Let's say you're an executive at a large corporation. Your particular responsibilities include making sure that all of your employees have the right hardware and software they need to do their jobs. Buying computers for everyone isn't enough -- you also have to purchase software or software licenses to give employees the tools they require. Whenever you have a new hire, you have to buy more software or make sure your current software license allows another user. It's so stressful that you find it difficult to go to sleep on your huge pile of money every night.
Soon, there may be an alternative for executives like you. Instead of installing a suite of software for each computer, you'd only have to load one application. That application would allow workers to log into a Web-based service which hosts all the programs the user would need for his or her job. Remote machines owned by another company would run everything from e-mail to word processing to complex data analysis programs. It's called cloud computing, and it could change the entire computer industry.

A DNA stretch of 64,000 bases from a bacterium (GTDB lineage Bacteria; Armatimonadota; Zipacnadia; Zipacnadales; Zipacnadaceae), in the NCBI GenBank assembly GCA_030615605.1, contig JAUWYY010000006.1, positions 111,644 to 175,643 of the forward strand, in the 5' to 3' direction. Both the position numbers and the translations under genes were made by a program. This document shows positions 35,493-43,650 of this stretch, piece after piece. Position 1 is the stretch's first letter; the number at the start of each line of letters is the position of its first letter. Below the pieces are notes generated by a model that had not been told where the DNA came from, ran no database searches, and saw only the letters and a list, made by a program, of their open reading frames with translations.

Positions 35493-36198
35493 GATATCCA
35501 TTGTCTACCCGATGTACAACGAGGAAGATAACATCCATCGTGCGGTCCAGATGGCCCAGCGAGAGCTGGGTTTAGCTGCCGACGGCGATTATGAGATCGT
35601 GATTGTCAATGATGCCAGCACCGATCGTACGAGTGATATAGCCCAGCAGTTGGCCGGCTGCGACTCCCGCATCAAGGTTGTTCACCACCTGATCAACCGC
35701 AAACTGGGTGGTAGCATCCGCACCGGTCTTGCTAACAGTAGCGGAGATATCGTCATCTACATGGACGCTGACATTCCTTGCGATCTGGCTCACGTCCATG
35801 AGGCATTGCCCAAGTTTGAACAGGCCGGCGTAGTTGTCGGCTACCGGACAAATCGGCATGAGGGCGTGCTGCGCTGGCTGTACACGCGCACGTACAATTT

In a cloud computing system, there's a significant workload shift. Local computers no longer have to do all the heavy lifting when it comes to running applications. The network of computers that make up the cloud handles them instead. Hardware and software demands on the user's side decrease. The only thing the user's computer needs to be able to run is the cloud computing system's interface software, which can be as simple as a Web browser, and the cloud's network takes care of the rest.
There's a good chance you've already used some form of cloud computing. If you have an e-mail account with a Web-based e-mail service like Hotmail, Yahoo! Mail or Gmail, then you've had some experience with cloud computing. Instead of running an e-mail program on your computer, you log in to a Web e-mail account remotely. The software and storage for your account doesn't exist on your computer -- it's on the service's computer cloud.